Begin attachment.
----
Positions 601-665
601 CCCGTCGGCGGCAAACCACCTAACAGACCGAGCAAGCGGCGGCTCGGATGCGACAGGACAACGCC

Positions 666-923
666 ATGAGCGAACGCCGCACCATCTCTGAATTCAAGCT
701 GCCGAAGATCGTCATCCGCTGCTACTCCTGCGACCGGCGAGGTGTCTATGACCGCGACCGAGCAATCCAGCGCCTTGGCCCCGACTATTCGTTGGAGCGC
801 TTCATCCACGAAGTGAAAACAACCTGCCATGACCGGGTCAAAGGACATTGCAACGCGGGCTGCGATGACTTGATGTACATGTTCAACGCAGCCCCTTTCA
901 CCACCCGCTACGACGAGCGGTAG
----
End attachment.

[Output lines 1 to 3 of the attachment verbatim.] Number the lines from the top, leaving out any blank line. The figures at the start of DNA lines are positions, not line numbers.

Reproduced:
Positions 601-665
601 CCCGTCGGCGGCAAACCACCTAACAGACCGAGCAAGCGGCGGCTCGGATGCGACAGGACAACGCC

Positions 666-923